Myths of Unova  by Ky-nim
Unrelated to her earlier comic, Myths of Unova follows Nina, an upbeat girl starting out on her adventure who can understand pokemon. She and N are unique, this isn't one where everyone can, and the story here is going for the "N is a creeper" interpretation which I haven't found in as many comics (although that was certainly my impression of him in the Pokemon Special manga) so that's different. Also different is how much improved the art is from Ky-Nim's previous run, here all the lines are clean, the comic has shifted from black and white to full color and it's a really great looking comic worth checking out.
Ara's Nuzlocke Run Black by Nonparael (complete, sequel to pearl run)
I've come across a few Nuzlocke runs which are sequels but this is the only one on my list this year. A quick gender bend back to normal and Ara is up for more adventures, more pokemon, and possibly an unexpected final challenger to this story. There is some ret-con for events in Pearl, and it does explain why Ara is doing this all over again, and you should really read the Pearl run first but they make a nice pair of comics and since both are complete you can easily breeze through them in a few days.

Pi & Pea’s Nuzlocke Adventure by Piyostorra
The cutesist comic out of the Black/White ones, and the most light-hearted, this is a fairly straight forward run without any big twists or deaths so far. It's portrayal of N seems to be more in line with how the fandom views him (ie, more sympathetic than creepy) and with the more simple art it's a good one to pick up if the other comics come off as too dark.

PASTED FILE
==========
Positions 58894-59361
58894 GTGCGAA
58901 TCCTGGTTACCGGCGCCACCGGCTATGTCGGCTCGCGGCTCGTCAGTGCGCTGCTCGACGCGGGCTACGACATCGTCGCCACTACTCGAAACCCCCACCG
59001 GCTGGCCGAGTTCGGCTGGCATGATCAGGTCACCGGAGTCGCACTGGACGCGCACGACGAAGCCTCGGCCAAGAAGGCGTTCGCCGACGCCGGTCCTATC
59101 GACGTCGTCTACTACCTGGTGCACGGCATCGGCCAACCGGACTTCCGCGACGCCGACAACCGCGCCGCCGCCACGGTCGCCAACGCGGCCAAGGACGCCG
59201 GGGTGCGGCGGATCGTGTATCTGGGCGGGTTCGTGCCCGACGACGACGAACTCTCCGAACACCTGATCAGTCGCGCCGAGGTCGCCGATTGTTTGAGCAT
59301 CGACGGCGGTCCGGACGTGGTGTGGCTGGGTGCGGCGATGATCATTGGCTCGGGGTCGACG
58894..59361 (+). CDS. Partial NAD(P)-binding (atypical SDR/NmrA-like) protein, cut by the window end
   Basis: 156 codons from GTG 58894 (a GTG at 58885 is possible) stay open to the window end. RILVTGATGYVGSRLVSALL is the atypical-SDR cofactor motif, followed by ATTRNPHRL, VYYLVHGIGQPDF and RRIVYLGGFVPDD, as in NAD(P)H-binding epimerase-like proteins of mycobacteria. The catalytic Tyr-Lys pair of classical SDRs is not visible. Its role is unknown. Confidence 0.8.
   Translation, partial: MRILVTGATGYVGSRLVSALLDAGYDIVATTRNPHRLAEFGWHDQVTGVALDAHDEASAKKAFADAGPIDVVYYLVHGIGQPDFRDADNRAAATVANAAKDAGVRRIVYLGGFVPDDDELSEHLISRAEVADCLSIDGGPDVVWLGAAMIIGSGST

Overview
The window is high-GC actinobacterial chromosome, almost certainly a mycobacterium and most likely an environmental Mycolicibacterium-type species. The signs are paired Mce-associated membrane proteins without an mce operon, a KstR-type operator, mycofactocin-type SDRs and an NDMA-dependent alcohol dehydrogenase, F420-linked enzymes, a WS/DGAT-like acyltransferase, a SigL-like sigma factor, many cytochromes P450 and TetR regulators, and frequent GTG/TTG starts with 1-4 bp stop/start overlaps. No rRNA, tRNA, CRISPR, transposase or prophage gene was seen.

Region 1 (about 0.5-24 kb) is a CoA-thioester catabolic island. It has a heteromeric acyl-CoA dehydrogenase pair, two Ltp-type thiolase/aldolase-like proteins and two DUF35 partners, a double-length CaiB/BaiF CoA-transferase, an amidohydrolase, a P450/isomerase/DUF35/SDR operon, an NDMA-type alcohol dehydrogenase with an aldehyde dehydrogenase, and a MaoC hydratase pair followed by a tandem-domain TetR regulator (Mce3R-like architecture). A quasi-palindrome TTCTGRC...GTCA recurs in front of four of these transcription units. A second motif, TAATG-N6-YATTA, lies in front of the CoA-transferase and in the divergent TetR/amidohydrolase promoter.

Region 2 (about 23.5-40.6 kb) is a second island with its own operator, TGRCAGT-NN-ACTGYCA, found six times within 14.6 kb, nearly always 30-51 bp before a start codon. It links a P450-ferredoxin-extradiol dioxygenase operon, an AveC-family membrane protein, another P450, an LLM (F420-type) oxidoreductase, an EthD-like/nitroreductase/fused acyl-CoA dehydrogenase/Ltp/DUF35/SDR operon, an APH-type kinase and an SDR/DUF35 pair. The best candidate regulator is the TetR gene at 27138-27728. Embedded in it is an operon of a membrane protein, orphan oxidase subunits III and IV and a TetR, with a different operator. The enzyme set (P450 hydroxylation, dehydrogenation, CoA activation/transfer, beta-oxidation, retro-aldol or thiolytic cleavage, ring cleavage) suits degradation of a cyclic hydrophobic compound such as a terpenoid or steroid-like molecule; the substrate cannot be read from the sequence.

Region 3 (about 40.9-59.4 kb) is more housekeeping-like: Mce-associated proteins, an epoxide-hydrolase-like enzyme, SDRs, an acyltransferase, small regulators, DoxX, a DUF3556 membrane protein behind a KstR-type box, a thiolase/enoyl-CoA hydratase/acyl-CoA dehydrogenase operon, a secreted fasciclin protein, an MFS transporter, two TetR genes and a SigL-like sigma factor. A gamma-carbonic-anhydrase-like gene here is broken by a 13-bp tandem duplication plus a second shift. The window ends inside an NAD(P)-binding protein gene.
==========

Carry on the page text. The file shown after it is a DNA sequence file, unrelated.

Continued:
Reign: A Pokemon Black Nuzlocke by LemurTail
Starting off with a radically different setting than these other comics, Team Plasma has come to power and pokemon battling or even owning is strictly forbidden across the region. Touko seems to be an ordinary trainer but she bears a deep grudge against Team Plasma for the death of her boyfriend a few years earlier and N has nightmares of a mysterious girl named "White" who kills him in his dreams for revenge. The comic is still pretty short but I'm a sucker for these darker pokemon stories and the setting is just so different from every other one that I can't help but be excited about what it's going to do next.

And if you want to start a nuzlocke of your own:

No comments:

Post a Comment